And Jesus went out, and departed from the temple: and his disciples came to him for to show him the buildings of the temple.
After dooming the temple to desolation, "Jesus went out." The action was significant (see Luke 19:44). In every case the departure of the Saviour is a solemn event. "His disciples," viz. Peter, James, John, and Andrew (see Mark 13:3), called his attention to the magnificence of the structure. Men are naturally influenced by material glories. They had especially noticed the greatness of the stones (see Mark 13:1), and were astonished when Jesus declared that these should become disjointed and overthrown. How "slow of heart" are even good men "to believe all that the prophets have spoken" (see Micah 3:12; Jeremiah 26:18)! What havoc in the material world is wrought through moral obliquity! "And as they sat" in full view of the temple and city (ver. 3), where the Shechinah had rested after leaving the temple and the city, and whence it ascended into the heavens - awful presage of the desolation of the temple and city by Nebuchadnezzar, and the captivity of the people by the Babylonians (Ezekiel 11:23): - the action of Jesus here therefore was not only the expression of a tender, sorrowful, patriotic, human sympathy, but moreover a parable and a prophecy of momentous import.
I. CHRIST WAS COMING IN HIS KINGDOM.
1. The advent of the King Messiah was the constant subject of ancient promise.
2. It was accordingly the chief expectation of the Jews.
3. But so dazzled were they with the splendour of the imagery, in which the coming of Messiah in his glory is set forth in prophecy, that they overlooked the predictions setting forth an earlier advent of Messiah in humiliation.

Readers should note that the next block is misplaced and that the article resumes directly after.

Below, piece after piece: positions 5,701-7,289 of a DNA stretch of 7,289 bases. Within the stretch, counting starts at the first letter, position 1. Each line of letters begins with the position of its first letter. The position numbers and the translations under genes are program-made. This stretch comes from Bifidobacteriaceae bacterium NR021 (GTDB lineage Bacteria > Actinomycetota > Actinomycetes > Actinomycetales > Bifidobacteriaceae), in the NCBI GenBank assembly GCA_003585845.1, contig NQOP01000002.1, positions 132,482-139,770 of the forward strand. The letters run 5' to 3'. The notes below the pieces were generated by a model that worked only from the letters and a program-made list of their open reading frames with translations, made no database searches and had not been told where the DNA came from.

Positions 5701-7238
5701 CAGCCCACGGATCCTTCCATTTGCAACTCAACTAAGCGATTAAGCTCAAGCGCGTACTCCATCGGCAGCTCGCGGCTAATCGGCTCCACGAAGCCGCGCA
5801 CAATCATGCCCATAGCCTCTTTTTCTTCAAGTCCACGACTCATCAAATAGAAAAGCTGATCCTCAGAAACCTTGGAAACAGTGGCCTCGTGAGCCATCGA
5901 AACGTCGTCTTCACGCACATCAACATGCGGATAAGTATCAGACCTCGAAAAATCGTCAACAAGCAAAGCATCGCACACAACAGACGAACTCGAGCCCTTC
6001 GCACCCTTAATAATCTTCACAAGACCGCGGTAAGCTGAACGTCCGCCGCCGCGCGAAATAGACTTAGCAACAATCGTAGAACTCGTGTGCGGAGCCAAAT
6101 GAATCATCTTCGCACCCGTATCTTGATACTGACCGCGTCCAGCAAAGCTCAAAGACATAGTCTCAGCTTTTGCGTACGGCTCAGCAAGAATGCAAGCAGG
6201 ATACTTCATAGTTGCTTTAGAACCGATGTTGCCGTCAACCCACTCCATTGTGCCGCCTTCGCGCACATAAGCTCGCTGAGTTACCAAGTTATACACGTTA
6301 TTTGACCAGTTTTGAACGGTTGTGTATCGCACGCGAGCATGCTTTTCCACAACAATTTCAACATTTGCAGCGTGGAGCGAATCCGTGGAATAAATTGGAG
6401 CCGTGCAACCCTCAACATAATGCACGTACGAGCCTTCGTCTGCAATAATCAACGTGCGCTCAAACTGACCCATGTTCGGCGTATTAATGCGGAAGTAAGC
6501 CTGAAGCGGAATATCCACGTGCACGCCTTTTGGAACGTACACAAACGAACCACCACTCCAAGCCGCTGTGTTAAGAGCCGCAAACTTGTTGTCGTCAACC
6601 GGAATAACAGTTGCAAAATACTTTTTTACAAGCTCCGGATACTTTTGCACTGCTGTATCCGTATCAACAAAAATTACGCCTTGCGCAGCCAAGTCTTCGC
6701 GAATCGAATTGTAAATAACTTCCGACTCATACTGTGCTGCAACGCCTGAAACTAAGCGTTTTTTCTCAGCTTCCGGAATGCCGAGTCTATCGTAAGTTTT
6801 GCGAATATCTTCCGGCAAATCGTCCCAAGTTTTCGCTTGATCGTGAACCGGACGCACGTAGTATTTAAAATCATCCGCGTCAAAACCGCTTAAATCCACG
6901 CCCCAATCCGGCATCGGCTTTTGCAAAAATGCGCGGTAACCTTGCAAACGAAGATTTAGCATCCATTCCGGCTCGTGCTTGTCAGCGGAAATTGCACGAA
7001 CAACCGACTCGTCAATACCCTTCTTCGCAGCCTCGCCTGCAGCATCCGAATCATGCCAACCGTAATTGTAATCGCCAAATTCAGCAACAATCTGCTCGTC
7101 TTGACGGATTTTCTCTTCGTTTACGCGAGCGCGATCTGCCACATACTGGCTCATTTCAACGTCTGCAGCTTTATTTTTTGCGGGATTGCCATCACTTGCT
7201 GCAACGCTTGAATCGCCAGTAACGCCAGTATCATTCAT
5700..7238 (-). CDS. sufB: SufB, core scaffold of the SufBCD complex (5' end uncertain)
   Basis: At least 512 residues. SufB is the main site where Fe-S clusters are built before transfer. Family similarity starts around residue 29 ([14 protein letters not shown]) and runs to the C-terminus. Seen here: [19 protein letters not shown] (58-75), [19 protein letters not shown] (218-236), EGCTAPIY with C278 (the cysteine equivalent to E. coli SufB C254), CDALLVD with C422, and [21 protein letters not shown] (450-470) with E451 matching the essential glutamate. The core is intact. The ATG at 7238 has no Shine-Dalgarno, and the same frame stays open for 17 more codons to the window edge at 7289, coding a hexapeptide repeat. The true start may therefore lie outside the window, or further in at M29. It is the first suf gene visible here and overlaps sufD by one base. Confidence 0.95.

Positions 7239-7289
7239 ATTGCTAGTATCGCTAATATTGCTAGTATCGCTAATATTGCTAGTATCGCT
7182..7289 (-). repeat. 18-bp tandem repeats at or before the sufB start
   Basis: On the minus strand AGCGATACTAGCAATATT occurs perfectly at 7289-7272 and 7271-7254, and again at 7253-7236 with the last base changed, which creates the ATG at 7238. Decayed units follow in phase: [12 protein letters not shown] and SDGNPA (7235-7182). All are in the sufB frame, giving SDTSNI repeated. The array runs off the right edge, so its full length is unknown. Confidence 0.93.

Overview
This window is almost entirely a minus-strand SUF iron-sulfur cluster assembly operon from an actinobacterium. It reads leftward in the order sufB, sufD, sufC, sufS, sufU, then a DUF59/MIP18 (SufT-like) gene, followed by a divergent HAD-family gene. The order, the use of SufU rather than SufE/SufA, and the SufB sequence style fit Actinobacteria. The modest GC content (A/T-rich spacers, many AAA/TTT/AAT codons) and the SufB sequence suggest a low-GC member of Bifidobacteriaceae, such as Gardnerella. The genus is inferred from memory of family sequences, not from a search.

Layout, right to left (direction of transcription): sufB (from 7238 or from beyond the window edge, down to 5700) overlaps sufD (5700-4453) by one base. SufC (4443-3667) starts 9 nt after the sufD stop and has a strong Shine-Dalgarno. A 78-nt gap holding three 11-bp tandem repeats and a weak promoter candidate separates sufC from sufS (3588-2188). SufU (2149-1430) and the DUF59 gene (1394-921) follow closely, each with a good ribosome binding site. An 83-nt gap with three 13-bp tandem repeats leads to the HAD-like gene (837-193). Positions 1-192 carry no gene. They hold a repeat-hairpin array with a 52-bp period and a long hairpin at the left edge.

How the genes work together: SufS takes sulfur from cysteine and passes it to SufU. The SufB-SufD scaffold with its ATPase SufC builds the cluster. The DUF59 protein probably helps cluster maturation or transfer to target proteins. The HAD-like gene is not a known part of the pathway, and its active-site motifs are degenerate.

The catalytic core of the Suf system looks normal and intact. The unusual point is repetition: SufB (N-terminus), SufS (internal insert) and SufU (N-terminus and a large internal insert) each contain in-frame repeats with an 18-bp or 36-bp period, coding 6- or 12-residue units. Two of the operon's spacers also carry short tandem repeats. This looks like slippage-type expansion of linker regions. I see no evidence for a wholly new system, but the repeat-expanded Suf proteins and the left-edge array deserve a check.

4. Hence, when Jesus came in that earlier advent his people were offended in him.
II. HE COMES IN SPIRIT AND POWER.
1. So he came upon the memorable Day of Pentecost. Jesus had been corporeally transiently present with his disciples as their Comforter, and he promised, after his removal from them in that capacity, to come again as their permanent or abiding Comforter in his Divine Spirit (see John 14:15-21).
2. That advent was quickly followed by the "end of the world," or, more properly, the "consummation of the age." The Levitical dispensation ended with the destruction of the temple. For the temple was the very centre of that system. "The temple was destroyed:
(1) Justly; because of the sins of the Jews.
(2) Mercifully; to take away from them the occasion of continuing in Judaism.
(3) Mysteriously; to show that the ancient sacrifices were abolished, and that the whole Jewish economy was brought to an end, and the Christian dispensation introduced" (Clarke).
3. The judgment in the destruction of Jerusalem was a figure of the judgment of the great day. The scattered Jew-Christians found relief in the judgment which brought desolation to their persecutors (cf. Mark 13:13; James 5:7-9).
III. HE WILL YET COME VISIBLY, IN POWER AND GLORY.
1. He will then come "in the clouds."
(1) He will come upon a glorious throne.
(2) He will come with a myriad retinue. Clouds of angels. Clouds of spirits of just men made perfect (see Hebrews 12:1).
2. He will come to introduce the millennium.
(1) He will begin that reign with judgments upon the obstinately wicked. The antichristian nations will be overthrown.
(2) He will end that age with the final judgment upon the dead, small and great.
IV. HE COMES IN THE ARTICLE OF DEATH.
1. This is the "end of the age" to us as the term of our probation.
2. It is to us virtually the day of judgment.
3. Christ comes in person to receive to himself his own (see John 14:3).
4. Let us be admonished and prepare. - J.A.M.
Parallel VersesKJV: And Jesus went out, and departed from the temple: and his disciples came to him for to shew him the buildings of the temple.